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Wednesday, August 11, 2004

Movie Review: Napoleon Dynamite 

I can only imagine that watching Napoleon Dynamite under the influence of, well, any legal or even illegal substance, would enhance its comedic affect. The movie, in fact, screams "stoner comedy." Oddly enough, I laughed my way through its bizarre 85 minutes, stone cold sober.

There's not much a plot to speak of. And character development? Forget about it. In fact, Napoleon Dynamite (the movie) tosses the traditional elements of film aside the way Napoleon Dynamite (the character) tosses "Summer 4 President" buttons. If that bothers you, then I'd have to wonder why you're watching this movie in the first place.

It doesn't take long to figure out what's going on. Napoleon's the ultimate oddball -- more "out there" than Max Fischer (Rushmore), but less MTV sterotype than one of William Lichter's nerdy sidekicks (Can't Hardly Wait). He's the fantasy nerd that would probably spend his time reading comics, playing "Magic: The Gathering" or "Dungeons and Dragons," and watching the Sci-Fi channel, if only he didn't live in the Sticksville, Idaho, where everyone still watches VHS tapes on the 13" TVs, sans cable, while paying for dial-up Internet by the minute.

Yep, he's a dork. But at the same time he's your typical every day American teen-ager. He hates his brother, hates his life, and longs for the affection of that elusive "soulmate." Like I said, though, you're not watching because of the story. You watch to see what Napoleon will do next.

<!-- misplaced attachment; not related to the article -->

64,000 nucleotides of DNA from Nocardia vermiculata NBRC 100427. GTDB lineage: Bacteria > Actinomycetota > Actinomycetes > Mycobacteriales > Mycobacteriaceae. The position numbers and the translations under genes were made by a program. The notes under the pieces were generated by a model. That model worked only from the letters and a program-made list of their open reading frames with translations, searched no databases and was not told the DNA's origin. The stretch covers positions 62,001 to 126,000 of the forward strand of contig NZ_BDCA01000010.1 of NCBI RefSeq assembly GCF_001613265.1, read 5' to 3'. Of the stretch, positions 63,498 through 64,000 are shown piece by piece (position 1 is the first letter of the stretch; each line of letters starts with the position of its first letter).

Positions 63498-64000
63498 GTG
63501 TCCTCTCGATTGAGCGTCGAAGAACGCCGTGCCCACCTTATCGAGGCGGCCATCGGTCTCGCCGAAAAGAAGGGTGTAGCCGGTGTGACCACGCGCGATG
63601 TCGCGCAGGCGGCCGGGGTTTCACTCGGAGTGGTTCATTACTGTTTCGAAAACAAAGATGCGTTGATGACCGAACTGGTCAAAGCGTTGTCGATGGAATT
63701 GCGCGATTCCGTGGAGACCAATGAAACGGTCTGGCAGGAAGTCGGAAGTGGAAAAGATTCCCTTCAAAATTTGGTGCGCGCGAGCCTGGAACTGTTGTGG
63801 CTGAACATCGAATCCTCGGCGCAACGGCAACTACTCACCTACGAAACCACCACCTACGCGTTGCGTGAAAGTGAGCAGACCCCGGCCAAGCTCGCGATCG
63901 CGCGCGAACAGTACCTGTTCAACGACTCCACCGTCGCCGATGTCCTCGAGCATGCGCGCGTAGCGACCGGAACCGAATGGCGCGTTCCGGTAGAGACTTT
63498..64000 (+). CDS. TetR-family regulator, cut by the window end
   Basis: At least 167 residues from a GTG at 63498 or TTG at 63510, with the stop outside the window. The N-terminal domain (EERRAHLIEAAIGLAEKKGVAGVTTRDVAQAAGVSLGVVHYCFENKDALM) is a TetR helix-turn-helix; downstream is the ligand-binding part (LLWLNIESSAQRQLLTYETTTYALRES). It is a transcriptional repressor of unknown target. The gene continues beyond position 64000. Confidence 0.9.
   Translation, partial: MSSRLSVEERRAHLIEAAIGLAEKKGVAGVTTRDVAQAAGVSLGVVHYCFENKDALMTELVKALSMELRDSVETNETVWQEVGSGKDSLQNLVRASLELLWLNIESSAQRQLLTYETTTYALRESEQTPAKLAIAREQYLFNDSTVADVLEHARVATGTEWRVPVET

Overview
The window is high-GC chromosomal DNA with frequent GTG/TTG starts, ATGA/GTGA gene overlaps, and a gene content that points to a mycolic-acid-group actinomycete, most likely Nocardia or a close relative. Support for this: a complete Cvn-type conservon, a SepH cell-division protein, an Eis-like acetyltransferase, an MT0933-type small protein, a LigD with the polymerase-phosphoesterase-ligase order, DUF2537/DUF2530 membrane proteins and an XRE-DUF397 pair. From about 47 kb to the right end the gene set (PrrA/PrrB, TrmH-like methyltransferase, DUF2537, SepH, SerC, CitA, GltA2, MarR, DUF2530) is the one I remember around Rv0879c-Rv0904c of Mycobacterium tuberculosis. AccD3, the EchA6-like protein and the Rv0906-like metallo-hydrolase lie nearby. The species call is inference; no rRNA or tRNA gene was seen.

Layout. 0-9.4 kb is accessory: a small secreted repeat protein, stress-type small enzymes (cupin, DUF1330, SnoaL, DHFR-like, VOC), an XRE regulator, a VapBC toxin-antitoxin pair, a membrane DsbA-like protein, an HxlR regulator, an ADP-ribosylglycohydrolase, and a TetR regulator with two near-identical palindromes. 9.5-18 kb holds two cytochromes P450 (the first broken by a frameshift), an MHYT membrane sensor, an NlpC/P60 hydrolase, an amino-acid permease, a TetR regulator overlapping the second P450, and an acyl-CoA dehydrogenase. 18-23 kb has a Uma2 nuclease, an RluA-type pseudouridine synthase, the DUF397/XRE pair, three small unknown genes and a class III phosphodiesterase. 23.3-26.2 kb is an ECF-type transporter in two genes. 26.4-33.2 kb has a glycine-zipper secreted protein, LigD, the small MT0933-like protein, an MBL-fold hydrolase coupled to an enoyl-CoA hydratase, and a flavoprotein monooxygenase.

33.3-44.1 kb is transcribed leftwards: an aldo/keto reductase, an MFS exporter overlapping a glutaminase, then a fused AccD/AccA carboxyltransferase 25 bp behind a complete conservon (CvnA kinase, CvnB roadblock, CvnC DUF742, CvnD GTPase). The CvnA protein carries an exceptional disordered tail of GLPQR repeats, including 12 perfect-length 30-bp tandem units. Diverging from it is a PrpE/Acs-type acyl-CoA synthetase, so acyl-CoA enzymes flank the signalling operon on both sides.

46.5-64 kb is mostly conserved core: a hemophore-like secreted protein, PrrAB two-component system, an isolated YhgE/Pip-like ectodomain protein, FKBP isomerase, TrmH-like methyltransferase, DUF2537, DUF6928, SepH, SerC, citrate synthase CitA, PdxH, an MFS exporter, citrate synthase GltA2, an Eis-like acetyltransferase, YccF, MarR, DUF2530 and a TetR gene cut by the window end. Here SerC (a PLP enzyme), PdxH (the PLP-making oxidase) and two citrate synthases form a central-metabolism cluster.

From coming on to girls ("I see you're drinking 1% milk. Is that because you think you're fat? Because you're not. You could probably be drinking whole milk.") to encouraging his friends ("Well, you have a sweet bike. And you're really good at hooking up with chicks. Plus you're like the only guy at school who has a mustache."), Napoleon has a line for everything, usually punctuated with a "gosh," heck," or if he's really worked up, "flipping."

You can't help but feel bad for the poor kid while you laugh at his expense. But in the end he learns to dance, gets the girl and helps stage the most triumphant geek victory since the Lambda Lambda Lambda boys won the Homecoming Carnival. What does it all mean? Not a whole helluva lot. But you'll probably be too busy laughing to care.



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